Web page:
ACCESS AND USE
Language/scripts of material: English
System of arrangement:
As outlined in the scope and content field.
Conditions governing access:
Access to bona fide researchers by appointment with the Keeper of the Collections or the Assistant Archivist, the Royal Institution of Great Britain.
Conditions governing reproduction:
Reproduction of material is permitted at the discretion of the Keeper of the Collections.
Old catalogue of 15 Volumes; CALM catalogue (incomplete).
Appraisal, destruction and scheduling information:
Additional items previously un-catalogued will be added to the catalogue at some point.
Immediate source of acquisition:
Transferred by Louisa Tyndall's family in the 1940s.
Existence and location of originals:
Existence and location of copies:
The Royal Institution of Great Britain holds portraits and some apparatus of Tyndall, used for his work on radiant heat and the blue colour of the sky.
Other correspondence and papers pf John Tyndall are located at: British Library Manuscripts Collection (reference: MSS 537 15-16; MSS 63092); Saint Andrews University Library; London University, University College Manuscripts Room (reference: Galton papers); Royal Society (reference: HS); Royal Botanic Gardens, Kew, Library and Archives; London University, Imperial College Library (reference: B/Huxley); Cambridge University Library, Department of Manuscripts and University Archives (reference: Add 7342, 7656); West Sussex Record Office (reference: pp9-10); Air Force Cambridge Research Laboratories; London University Library, Senate House (reference: MS 791); Huntingdon Library.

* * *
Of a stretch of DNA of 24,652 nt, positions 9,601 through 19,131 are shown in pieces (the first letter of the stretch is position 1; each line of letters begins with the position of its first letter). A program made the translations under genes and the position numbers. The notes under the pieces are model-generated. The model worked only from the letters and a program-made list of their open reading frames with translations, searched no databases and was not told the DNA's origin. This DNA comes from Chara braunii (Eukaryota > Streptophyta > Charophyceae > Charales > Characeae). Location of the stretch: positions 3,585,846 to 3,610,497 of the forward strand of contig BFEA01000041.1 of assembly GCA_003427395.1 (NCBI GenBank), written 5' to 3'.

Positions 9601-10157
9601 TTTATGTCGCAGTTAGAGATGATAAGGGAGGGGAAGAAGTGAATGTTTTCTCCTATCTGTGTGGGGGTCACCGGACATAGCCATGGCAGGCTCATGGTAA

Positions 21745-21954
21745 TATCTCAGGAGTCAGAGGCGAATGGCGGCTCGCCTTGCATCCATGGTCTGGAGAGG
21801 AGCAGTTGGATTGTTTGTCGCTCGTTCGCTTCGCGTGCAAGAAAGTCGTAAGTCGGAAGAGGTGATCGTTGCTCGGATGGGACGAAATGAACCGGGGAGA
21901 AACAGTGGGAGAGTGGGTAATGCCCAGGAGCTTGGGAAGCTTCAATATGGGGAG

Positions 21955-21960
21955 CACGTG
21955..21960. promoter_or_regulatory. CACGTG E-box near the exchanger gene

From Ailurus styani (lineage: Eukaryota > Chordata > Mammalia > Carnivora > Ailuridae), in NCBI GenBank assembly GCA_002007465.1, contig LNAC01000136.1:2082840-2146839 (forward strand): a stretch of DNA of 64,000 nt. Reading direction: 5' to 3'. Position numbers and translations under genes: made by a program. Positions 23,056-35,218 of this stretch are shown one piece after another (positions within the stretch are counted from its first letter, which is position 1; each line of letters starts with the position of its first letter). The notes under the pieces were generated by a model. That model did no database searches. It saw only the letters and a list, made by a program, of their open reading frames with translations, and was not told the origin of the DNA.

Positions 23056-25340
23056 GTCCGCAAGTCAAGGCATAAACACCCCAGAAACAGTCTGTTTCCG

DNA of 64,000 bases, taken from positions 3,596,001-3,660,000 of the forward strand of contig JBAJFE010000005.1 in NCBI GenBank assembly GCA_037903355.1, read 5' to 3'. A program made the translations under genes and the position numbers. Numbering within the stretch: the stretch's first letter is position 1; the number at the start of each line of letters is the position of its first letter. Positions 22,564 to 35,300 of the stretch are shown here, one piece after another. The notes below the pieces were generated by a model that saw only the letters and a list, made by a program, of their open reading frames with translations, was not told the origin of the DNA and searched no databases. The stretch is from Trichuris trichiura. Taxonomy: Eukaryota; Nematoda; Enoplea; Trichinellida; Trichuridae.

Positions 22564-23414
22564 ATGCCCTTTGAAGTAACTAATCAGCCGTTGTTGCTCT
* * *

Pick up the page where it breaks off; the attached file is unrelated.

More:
Archivist's note: Sources: old catalogue at the RI. Compiled by Mrs Ivone Turnbull.
Rules or conventions: Compiled in compliance with General International Standard Archival Description, ISAD(G), second edition, 2000; National Council on Archives Rules for the Construction of Personal, Place and Corporate Names, 1997.
Date(s) of descriptions: May 2002.